Economic Changes and Concerns

13»

Comments

  • MoiMoi Member Posts: 1,211 Transcendent
    Things Glom can do in-forest for gold:
    -Oozes to Rowena (~850g per pustule, 4 pustules per respawn)
    -Roses/Feathers to Fangleaf (25g per; feathers funge against Glom power quest)
    -Bats/Wasps/Beetles to Fangleaf (34g per, lots of these)
    -Spinnerets to Fangleaf (34g per, but compare 87 from village handin)
    -Logs to villages (about 121g per)
    -Eggs to Swampghast (87g per)

    Things that don't give gold, but maybe should:
    -Glom Power Quest? (maybe 50gp?)
  • DeichtineDeichtine Member Posts: 1,668 Transcendent
    The fixed min cap is making it better for me to go and bash the hell out of weak stuff I can kill in a hit and get 20 gold a hit than it is for me to go and bash harder stuff that is giving me me basically the same gold.
  • DeichtineDeichtine Member Posts: 1,668 Transcendent
    Demigod with no artifacts that effect bashing is making 50-70k an hour doing bashing and hand in quests.

    I'm half drunk clearing the kephera hives very slowly due to it and I made 50k from bashing and handing in the corpses. Took about 40mins.

    Considering I could hit the gold cap previously in 1-2hrs of casual bashing this honestly doesnt feel that different to me.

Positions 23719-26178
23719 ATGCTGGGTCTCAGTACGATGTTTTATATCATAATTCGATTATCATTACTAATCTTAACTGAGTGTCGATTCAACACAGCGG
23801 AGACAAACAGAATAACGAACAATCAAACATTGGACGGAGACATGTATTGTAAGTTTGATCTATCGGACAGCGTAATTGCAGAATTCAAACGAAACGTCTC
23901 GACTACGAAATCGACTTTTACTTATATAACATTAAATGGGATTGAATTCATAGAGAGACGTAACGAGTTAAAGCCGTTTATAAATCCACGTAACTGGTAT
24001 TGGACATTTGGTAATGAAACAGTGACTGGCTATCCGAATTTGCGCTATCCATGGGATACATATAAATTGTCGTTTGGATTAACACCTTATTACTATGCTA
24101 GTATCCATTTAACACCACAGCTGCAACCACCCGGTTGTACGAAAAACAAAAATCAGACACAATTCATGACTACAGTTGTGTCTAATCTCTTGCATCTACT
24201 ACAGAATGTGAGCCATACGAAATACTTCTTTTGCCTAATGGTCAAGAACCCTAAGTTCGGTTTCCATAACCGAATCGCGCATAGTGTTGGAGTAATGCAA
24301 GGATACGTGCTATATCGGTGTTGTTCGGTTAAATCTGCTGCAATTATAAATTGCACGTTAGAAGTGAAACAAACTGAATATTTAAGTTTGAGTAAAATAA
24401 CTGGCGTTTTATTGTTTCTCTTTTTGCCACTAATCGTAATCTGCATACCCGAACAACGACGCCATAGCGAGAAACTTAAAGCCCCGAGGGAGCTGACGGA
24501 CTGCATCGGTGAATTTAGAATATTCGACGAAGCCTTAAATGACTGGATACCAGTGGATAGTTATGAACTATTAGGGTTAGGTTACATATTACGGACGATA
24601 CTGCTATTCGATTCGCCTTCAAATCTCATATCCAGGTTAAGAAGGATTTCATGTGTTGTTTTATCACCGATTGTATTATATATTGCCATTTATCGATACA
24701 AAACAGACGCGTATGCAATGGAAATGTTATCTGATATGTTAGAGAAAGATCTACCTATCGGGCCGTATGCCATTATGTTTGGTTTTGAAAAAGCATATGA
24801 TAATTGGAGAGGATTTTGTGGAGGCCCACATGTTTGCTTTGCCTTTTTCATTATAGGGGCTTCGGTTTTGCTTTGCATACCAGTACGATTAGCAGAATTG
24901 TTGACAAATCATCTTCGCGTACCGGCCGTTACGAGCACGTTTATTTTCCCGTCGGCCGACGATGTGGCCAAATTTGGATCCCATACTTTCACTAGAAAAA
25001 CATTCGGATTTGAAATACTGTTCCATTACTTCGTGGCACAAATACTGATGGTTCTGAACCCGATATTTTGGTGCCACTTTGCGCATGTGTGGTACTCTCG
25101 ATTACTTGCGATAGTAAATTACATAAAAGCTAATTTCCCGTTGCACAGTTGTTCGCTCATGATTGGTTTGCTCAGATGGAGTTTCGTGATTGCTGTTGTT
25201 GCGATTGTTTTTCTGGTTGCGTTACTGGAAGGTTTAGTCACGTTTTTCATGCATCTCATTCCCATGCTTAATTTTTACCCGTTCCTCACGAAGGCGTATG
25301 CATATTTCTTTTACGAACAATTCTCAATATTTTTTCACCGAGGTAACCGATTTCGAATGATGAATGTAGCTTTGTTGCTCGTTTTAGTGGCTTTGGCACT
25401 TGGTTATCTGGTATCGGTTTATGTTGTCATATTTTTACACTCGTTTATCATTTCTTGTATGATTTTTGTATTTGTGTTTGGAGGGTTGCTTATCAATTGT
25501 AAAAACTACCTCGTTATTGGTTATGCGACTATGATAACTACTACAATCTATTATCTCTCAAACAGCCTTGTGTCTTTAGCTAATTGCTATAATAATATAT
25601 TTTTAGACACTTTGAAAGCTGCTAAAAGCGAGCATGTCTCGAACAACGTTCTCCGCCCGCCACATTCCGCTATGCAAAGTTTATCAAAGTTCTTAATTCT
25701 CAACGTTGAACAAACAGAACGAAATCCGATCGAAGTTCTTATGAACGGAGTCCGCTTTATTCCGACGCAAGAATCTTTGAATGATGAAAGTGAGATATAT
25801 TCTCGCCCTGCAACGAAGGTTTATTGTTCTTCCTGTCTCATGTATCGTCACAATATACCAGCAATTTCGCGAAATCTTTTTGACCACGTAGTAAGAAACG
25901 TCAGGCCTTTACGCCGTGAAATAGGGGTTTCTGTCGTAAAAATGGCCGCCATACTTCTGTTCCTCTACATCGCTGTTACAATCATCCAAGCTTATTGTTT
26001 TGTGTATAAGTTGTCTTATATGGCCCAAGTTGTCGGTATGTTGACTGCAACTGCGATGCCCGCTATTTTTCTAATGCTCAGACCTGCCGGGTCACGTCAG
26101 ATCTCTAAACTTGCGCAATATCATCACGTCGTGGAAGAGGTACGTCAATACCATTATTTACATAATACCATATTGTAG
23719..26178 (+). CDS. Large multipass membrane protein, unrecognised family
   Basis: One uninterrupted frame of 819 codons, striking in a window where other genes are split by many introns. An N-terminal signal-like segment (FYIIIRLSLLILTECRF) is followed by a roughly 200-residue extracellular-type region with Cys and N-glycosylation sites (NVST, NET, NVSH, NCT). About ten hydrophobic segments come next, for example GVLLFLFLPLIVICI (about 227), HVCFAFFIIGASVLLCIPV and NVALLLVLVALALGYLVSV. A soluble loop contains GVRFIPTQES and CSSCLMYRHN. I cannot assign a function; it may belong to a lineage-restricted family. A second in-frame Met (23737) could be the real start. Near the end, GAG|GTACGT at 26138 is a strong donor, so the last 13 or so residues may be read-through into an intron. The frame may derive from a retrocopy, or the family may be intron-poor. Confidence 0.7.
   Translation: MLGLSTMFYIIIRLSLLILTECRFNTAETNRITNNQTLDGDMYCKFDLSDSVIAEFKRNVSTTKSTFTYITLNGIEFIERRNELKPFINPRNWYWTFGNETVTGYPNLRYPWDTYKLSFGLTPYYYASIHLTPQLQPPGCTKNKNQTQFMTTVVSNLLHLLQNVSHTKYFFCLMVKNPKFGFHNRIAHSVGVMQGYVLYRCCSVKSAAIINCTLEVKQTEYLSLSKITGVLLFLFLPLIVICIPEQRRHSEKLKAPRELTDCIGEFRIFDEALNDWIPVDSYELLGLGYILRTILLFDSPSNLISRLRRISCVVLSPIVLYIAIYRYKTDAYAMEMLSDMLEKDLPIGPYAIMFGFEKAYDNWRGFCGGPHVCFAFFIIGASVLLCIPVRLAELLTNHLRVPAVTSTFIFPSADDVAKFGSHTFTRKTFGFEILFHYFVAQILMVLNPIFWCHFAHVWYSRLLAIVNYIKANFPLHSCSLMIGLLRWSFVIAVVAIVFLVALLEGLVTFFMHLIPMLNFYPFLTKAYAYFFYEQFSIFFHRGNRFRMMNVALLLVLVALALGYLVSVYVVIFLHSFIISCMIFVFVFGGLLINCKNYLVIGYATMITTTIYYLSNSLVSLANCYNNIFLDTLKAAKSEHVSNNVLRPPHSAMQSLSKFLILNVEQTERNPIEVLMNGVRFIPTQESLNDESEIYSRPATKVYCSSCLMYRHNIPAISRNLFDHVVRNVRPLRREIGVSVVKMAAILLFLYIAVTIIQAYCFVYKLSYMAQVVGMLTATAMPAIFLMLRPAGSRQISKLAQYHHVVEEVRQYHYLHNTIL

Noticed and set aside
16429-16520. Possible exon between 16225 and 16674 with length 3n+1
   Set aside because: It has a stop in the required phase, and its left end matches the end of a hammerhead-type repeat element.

• EnyaEnya Member Posts: 228 Adept
    For real though, killing a turn in mob should curse you for a while.
  • JolantheJolanthe Member Posts: 57 Capable
    I'm more curious how this will affect divine offerings. As more corpses go to turn-ins and people focus more on farm for turn-ins, how much will corpse offerings drop? But I guess that's a very different sort of economy and not necessary to discussion here.
  • MoiMoi Member Posts: 1,211 Transcendent
    Balach Mugwumps Quest does ~7000 gold a cycle for midbie hunting and an easy puzzle.
  • EnyaEnya Member Posts: 228 Adept
    I like that bashing isn't the end all be all of grinding activities with more of a focus on turn ins/questing. In other words, if it tanks divine offerings because you're turning in all your corpses for gold, you're making the choice between offerings and gold instead of getting loads of gold from drops (and xp) in addition to offering.